- Danielle Wightman-Stone |
More than fifty celebrities have teamed up with animal protection groups including Humane Society International UK, PETA and the RSPCA to urge prime minister Boris Johnson to ban the sale of fur in the UK.
Celebrities including Dame Judi Dench, Brian May, Leona Lewis, Thandie Newton, Alesha Dixon, Ricky Gervais, Mollie King and Dame Twiggy Lawson, have co-signed a letter calling on the prime minister to ensure a 2021 fur sale ban now that the Brexit transition is completed.
The letter which is also signed by Simon Pegg, Joanna Lumley, Laura Whitmore, and Natalie Imbruglia, reads: “As long as Britain allows the sale of cruel fur from overseas, we remain complicit in an industry that causes immense animal suffering, environmental harm, and also presents risks to human health through the spread of deadly viruses. It is not enough to say that we have banned fur cruelty from our own back yard, we must stop outsourcing that same cruelty from overseas.”
Fur farming was banned in Britain almost two decades ago in 2003 as it was deemed too cruel, but since then the UK has imported more than 800 million pounds worth of fur from countries including Finland, China, France and Poland, where animals experience severe suffering and distress on fur farms, explains the animal protection groups.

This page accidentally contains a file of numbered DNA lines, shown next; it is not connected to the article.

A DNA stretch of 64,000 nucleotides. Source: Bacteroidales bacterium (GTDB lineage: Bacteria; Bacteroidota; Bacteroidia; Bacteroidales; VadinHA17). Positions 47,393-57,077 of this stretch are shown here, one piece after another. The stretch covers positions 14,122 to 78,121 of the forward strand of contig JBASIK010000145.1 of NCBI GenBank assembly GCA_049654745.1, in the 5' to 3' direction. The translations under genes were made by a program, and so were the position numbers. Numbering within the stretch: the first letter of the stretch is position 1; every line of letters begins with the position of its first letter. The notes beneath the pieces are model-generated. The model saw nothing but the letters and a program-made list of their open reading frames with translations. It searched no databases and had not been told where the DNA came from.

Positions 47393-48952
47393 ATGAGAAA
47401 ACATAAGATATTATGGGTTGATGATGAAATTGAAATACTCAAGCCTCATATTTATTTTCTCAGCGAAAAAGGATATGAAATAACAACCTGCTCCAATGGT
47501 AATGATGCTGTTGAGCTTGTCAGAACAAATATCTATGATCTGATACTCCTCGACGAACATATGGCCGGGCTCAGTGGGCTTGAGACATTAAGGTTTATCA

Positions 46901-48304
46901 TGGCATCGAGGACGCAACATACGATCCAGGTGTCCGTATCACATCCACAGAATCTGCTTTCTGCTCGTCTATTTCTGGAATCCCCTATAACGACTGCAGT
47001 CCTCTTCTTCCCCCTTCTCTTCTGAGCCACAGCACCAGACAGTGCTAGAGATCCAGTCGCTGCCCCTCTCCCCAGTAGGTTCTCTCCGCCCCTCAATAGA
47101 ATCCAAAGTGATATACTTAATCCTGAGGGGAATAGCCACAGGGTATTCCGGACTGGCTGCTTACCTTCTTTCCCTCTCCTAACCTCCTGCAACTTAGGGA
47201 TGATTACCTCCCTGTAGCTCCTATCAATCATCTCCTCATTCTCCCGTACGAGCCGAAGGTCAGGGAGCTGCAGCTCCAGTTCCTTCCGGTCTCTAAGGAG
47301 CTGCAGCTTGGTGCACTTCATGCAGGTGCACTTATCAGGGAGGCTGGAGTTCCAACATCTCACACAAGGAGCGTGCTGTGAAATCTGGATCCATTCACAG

The #FurFreeBritain campaign run by animal charities Humane Society International UK, People for the Ethical Treatment of Animals (UK), Four Paws UK, Open Cages, RSPCA, Animal Aid, Viva! And Brian May’s Save Me Trust, want what it calls the “double standards” to end and for the prime minister to listen to MPs as the campaign has received cross-party political support from 140 MPs who have signed Early Day Motion 267 against real fur imports.
Last autumn, Defra minister Lord Goldsmith stated: “Fur farming has rightly been banned in this country for nearly 20 years and at the end of the transition period we will be able to properly consider steps to raise our standards still further. That is something the Government is very keen to do.”
Claire Bass, executive director of Humane Society International/UK, said: “Fur is cruel and unnecessary, and a fur sales ban would command support from the vast majority of the public, politicians, designers and retailers. This letter from some of the country’s top celebrities proudly backing a ban on fur cruelty sends a clear message to Boris Johnson that Britain must no longer be an accomplice in the suffering of millions of animals for frivolous fur fashion. When the selling stops, the suffering will too.”
A 2020 YouGov opinion poll also revealed that 93 percent of the British population reject wearing real animal fur, and the majority (72 percent) support a full ban on the sale of fur in the UK.
Elisa Allen, director, Peta UK added: “The overwhelming majority of British people oppose the fur trade, in which animals are gassed, electrocuted, and even skinned alive. We’re calling on the government to seize this opportunity to take a stand against needless cruelty and be a world leader by creating a fur-free Britain.”
Every year more than 100 million animals are killed for their fur worldwide including mink, fox, raccoon dog, chinchilla and rabbit, which equates to three animals dying every second, just for fur.
Images: courtesy of Humane Society International UK / #FurFreeBritain campaign